At the reception that followed the Divine Liturgy at Christ the Savior Cathedral here on July 24, 2013—see related story—His Beatitude, Metropolitan Tikhon, joined the the Primates and delegations of the Local Orthodox Churches in offering greetings.
The text of Metropolitan Tikhon’s greetings reads as follows.
“It is with joy and gratitude that we have gathered at the invitation of His Holiness Kirill, Patriarch of Moscow and All Russia, to celebrate the 1025th Anniversary of the Baptism of Rus’. Orthodox Patriarchs and Church representatives are united here to bear witness to Christ and Christ’s Gospel and to manifest the unity of the Holy Orthodox Faith. As Primate of the Orthodox Church in America, I bring to you, the venerable Patriarchs and Primates and Representatives of the Orthodox Churches, the humble greeting of the youngest of the Orthodox Churches.
“We are undertaking a pilgrimage, beginning in Moscow and continuing in Kyiv and Minsk. In this pilgrimage we accompany the Cross of Saint Andrew, which has travelled from Greece to guide us in our journey. The Holy Apostle Andrew, brother of the Apostle Peter, in his preaching and martyria, is most especially present in Constantinople, as well as in Kyivan Rus’.
“Soon after the Baptism of Rus in 988, Churches of Hagia Sophia, the Holy Wisdom, are built in Kyiv and Polotsk and Novgorod. Today, these three cities are in the nations of Ukraine and Belarus and Russia. Thus, from the very beginning, is manifested the spiritual unity of the peoples who ‘put on Christ’ in the Kyivan baptismal font.
“The Orthodox faith was brought to North America in 1794 by missionary monks from Valaam Monastery. One of the monks was the humble Monk Herman, whose canonization in 1970 bears witness to the holiness and humility that are the foundations of mission and evangelization. In North America, the Orthodox are striving to be faithful to the Gospel and to the example given to us by Saint Herman of Alaska; by Saint Innocent (Veniaminov); the great missionary; and by Saint Tikhon, whom we remember in America as our Archbishop and whom we revere as the Patriarch and Confessor of Moscow.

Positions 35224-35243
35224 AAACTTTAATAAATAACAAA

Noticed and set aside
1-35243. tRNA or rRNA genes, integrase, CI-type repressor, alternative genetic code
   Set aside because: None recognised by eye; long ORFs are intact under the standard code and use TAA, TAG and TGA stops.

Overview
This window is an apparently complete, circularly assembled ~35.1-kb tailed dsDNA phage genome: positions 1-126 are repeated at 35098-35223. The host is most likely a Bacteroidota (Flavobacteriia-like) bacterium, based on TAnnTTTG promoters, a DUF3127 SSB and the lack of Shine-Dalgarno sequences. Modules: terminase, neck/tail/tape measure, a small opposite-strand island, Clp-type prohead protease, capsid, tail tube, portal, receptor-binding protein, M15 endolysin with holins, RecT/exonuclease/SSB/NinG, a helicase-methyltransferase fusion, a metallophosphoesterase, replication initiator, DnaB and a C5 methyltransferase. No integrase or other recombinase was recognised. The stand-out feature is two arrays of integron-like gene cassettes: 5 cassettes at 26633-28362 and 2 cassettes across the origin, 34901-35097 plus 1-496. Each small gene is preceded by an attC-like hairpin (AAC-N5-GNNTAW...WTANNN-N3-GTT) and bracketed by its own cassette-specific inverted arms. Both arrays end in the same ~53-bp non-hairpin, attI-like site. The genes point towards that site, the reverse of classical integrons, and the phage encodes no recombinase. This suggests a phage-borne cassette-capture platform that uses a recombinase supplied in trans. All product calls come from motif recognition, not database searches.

“We strive to be faithful to the mission and martyria of the Holy Orthodox Churches around the world, always confessing our unity with them – our unity with you! At the same time, Orthodoxy in America has now its American identity. We believe and hope that this identity brings to the Orthodox mission of today an additional dimension of universality or catholicity. The Orthodox faith is not only for the East, it is also for the West. The Orthodox Church offers the Gospel not only to the peoples of Eastern Europe, the Balkans, and the Middle East, it offers the Gospel also to other peoples and cultures. In America, Orthodoxy is not merely a diaspora, it has the vocation to bring the apostolic faith to the pluralistic societies in which God has been pleased to place us.
“During the next days, traveling together as pilgrims, let us be renewed in the joy of Christ, in the wonder of what God has been able to accomplish in these lands over the past 25 years, and be illumined and inspired with the hope of the Paschal joy which we universally express in the words, “This is the day which the Lord has made – let us rejoice and be glad in it!”
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